Sunday, 27 November 2011

Books Received | The BoSS for 27/11/11

In The BoSS this week - the last edition, I think, or the last-edition-but-one before the holidays, depending on what books present themselves for inspection over the next seven days - myths, origins, wicked trains, time-tripping whales... and end to Oz!


All Clear
by Connie Willis

Vital Statistics
Published in the UK
on 20/10/11
by Gollancz

Review Priority
4 (Pretty Bloody Likely)

The Blurb: Traveling back in time, from Oxford circa 2060 into the thick of World War II, was a routine excursion for three British historians eager to study firsthand the heroism and horrors of the Dunkirk evacuation and the London Blitz. But getting marooned in war-torn 1940 England has turned Michael Davies, Merope Ward, and Polly Churchill from temporal tourists into besieged citizens struggling to survive Hitler’s devastating onslaught. And now there’s more to worry about than just getting back home: The impossibility of altering past events has always been a core belief of time-travel theory—but it may be tragically wrong. When discrepancies in the historical record begin cropping up, it suggests that one or all of the future visitors have somehow changed the past—and, ultimately, the outcome of the war. Meanwhile, in 2060 Oxford, the stranded historians’ supervisor, Mr. Dunworthy, frantically confronts the seemingly impossible task of rescuing his students—three missing needles in the haystack of history.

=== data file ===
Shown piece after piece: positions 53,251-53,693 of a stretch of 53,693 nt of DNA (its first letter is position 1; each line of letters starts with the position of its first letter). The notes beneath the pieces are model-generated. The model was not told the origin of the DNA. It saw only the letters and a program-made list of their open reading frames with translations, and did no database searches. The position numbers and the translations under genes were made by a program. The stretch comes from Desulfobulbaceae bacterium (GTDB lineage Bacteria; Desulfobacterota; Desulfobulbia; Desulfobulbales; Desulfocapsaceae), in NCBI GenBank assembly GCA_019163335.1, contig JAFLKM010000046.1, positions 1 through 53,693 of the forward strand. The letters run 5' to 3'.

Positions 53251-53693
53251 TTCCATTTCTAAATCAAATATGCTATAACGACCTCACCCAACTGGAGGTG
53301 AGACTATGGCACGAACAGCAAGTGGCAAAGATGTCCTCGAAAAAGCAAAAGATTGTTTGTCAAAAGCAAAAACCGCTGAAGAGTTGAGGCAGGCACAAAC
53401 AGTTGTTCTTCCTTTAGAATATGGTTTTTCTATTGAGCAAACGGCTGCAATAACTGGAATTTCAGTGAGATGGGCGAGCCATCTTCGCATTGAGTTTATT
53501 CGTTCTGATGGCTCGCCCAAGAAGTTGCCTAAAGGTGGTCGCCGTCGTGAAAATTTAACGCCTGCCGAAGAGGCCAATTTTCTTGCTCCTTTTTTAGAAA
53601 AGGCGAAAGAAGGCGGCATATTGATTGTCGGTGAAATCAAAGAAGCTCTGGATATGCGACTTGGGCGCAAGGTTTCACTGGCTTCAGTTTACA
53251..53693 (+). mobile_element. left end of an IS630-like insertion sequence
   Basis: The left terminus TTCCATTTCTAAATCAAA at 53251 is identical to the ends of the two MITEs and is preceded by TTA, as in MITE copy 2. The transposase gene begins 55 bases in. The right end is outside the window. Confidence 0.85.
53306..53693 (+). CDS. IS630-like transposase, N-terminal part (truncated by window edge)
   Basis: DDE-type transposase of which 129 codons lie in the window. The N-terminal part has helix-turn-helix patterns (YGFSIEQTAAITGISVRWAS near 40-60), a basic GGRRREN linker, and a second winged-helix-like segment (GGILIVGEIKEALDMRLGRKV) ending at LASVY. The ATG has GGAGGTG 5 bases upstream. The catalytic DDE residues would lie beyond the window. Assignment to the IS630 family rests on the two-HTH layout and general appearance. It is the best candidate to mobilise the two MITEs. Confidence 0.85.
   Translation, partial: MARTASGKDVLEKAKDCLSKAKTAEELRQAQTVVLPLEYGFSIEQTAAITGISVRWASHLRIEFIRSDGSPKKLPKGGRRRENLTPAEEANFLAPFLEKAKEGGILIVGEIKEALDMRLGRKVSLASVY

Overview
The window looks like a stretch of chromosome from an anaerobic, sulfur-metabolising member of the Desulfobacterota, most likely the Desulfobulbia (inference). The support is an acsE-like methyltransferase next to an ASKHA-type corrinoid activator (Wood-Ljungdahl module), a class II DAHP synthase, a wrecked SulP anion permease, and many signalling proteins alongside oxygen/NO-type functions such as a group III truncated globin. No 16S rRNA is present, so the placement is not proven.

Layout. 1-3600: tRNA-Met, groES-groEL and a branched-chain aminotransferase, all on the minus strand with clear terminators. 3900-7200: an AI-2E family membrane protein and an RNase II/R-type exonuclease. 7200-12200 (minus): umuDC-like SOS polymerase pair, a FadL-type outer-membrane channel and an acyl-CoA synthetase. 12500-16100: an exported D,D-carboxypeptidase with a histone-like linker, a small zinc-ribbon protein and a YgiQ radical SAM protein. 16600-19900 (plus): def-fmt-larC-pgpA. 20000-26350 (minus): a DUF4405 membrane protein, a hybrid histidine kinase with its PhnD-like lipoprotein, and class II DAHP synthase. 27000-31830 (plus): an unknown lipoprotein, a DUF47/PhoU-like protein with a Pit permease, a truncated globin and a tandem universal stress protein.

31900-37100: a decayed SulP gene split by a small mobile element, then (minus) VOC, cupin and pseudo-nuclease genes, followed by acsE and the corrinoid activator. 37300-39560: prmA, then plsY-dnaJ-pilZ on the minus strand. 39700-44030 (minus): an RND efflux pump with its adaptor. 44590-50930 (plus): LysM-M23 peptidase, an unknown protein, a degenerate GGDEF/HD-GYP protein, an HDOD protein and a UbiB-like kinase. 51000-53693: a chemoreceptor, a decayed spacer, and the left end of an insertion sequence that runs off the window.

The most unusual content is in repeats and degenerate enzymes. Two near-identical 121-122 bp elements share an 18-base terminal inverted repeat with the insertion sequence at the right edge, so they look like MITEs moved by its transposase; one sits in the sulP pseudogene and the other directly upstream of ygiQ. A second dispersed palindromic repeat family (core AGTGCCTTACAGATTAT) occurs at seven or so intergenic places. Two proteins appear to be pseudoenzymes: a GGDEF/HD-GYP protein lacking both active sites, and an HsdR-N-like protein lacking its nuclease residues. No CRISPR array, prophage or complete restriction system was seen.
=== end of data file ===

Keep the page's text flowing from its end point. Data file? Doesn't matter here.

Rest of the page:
The thrilling time-tripping adventure that began with Blackout now hurtles to its stunning resolution in All Clear.